It's open enrollment time and employees will be getting ready to pick their health insurance coverage for the following year. People who buy their own individual health insurance will be researching their options. And Medicare beneficiaries will be able to change their coverage later this year. As you sign up for coverage this fall, here's what to look for.
Extension of Young Adult Coverage
All health plans must permit adult children to remain on their parents' plans until age 26. It makes no difference if the young adults are married or financially independent. As long as children don't have an offer of coverage from their own employer, parents can keep them on their plan. If you want to put an adult child on your family health insurance plan, you'll be given an opportunity to do so during a special enrollment period. At most companies that will coincide with open enrollment. Even if it doesn't, insurers and employers are required to notify you of the special enrollment period. Look for that notice.
Effect of Young Adult Coverage on Health Insurance Cost
Under the law, plans can't charge more for adult children than for dependents younger than 19. But they can increase the cost of family coverage overall, and many will do so, according to an employer survey released last week by the benefits consulting firm Mercer. The survey found that more than half of employers that plan to shift more costs onto employees' shoulders will do so by disproportionately increasing the cost of family coverage compared with employee-only coverage. As part of their efforts to rein in costs, employers are also more likely than before to ask employees to verify that dependents are eligible for coverage, say experts. More than 40 percent of ineligible dependents are children younger than 19. Often the eligibility change is part of the fallout from divorce. Children may no longer live with or be financially dependent on the parent whose insurance covered them, for example, potentially making them ineligible under plan rules. Most of the time, employees are covering ineligible dependents because they don't know the rules of their plan. This can also be true for adult children on their parents' plans.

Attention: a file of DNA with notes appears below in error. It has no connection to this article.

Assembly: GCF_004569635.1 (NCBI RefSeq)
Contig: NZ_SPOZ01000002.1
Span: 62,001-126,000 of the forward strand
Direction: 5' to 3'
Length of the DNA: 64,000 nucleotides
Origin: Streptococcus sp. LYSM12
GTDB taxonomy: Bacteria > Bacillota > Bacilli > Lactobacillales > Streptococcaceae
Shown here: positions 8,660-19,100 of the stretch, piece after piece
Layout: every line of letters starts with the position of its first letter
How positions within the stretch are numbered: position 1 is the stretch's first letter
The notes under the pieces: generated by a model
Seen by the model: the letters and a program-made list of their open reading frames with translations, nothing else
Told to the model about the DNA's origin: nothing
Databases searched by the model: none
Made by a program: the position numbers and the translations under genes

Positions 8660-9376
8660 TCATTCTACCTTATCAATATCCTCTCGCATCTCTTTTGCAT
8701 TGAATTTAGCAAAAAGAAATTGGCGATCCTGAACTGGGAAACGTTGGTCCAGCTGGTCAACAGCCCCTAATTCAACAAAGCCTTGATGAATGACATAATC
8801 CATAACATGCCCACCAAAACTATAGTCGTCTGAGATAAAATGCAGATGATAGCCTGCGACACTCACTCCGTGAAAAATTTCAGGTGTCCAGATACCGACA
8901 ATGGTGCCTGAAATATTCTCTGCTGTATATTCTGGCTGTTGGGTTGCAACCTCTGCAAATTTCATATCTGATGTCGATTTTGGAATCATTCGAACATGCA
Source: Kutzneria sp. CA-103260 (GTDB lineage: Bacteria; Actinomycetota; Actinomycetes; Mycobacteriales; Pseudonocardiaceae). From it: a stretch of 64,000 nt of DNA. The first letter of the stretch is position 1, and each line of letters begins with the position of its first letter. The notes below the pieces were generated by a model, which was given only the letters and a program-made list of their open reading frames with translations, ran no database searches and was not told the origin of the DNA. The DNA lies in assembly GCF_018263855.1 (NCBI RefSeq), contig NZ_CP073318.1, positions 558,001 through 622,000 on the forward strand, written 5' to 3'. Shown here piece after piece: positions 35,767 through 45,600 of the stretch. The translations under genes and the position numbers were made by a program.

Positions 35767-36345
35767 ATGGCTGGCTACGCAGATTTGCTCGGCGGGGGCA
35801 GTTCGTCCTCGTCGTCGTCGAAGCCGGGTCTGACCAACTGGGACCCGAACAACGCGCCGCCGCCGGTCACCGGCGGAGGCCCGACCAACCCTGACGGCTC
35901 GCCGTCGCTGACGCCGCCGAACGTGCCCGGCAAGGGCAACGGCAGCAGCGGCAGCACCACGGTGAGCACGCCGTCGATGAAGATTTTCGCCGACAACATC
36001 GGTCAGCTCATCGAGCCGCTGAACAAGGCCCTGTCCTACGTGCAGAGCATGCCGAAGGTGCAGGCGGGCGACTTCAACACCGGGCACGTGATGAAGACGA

Prohibition on Coverage Exclusions for Children with Preexisting Conditions
Employer plans can no longer refuse to cover children younger than 19 because they were born with or develop a serious medical condition. The ban on coverage exclusions also applies to new individual policies purchased for a child. A similar ban on coverage exclusions for adults goes into effect in 2014.
Restriction on Annual Dollar Coverage Limits
In general, employer plans can't impose annual coverage limits of less than $750,000 for "essential" health benefits, including hospital services, drugs, emergency services and maternity and newborn care. The maximum limits increase every year and they are eliminated in 2014. These limits apply to new individual policies, too.
Additional Provisions for New Plans
- Cover the full cost of preventive services that have the highest recommendation of the U.S. Preventive Services Task Force.
- Allow women to see an OB-GYN without a referral.
- Do not make plan members pay higher co-payments or coinsurance for out-of-network emergency services